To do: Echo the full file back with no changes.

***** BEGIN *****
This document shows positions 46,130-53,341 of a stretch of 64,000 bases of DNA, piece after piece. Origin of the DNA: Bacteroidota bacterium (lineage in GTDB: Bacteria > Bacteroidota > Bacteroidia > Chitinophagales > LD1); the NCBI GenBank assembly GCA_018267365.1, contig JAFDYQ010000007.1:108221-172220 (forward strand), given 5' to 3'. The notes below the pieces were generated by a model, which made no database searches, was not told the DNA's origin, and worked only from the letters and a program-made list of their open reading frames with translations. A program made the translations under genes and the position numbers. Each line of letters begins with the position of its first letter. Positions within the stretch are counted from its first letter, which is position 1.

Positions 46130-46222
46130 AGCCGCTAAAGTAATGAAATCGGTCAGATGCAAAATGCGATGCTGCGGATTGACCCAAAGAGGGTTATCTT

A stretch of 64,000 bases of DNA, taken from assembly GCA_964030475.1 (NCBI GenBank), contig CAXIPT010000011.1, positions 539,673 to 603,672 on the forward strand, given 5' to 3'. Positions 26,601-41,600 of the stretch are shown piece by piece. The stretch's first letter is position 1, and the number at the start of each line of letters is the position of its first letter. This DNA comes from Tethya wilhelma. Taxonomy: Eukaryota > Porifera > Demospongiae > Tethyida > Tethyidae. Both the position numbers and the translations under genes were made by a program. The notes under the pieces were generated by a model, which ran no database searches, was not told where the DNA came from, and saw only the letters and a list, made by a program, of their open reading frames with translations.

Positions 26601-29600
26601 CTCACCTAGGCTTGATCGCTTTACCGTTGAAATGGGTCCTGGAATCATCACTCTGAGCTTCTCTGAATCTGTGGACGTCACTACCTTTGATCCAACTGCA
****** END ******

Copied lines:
This document shows positions 46,130-53,341 of a stretch of 64,000 bases of DNA, piece after piece. Origin of the DNA: Bacteroidota bacterium (lineage in GTDB: Bacteria > Bacteroidota > Bacteroidia > Chitinophagales > LD1); the NCBI GenBank assembly GCA_018267365.1, contig JAFDYQ010000007.1:108221-172220 (forward strand), given 5' to 3'. The notes below the pieces were generated by a model, which made no database searches, was not told the DNA's origin, and worked only from the letters and a program-made list of their open reading frames with translations. A program made the translations under genes and the position numbers. Each line of letters begins with the position of its first letter. Positions within the stretch are counted from its first letter, which is position 1.

Positions 46130-46222
46130 AGCCGCTAAAGTAATGAAATCGGTCAGATGCAAAATGCGATGCTGCGGATTGACCCAAAGAGGGTTATCTT

A stretch of 64,000 bases of DNA, taken from assembly GCA_964030475.1 (NCBI GenBank), contig CAXIPT010000011.1, positions 539,673 to 603,672 on the forward strand, given 5' to 3'. Positions 26,601-41,600 of the stretch are shown piece by piece. The stretch's first letter is position 1, and the number at the start of each line of letters is the position of its first letter. This DNA comes from Tethya wilhelma. Taxonomy: Eukaryota > Porifera > Demospongiae > Tethyida > Tethyidae. Both the position numbers and the translations under genes were made by a program. The notes under the pieces were generated by a model, which ran no database searches, was not told where the DNA came from, and saw only the letters and a list, made by a program, of their open reading frames with translations.

Positions 26601-29600
26601 CTCACCTAGGCTTGATCGCTTTACCGTTGAAATGGGTCCTGGAATCATCACTCTGAGCTTCTCTGAATCTGTGGACGTCACTACCTTTGATCCAACTGCA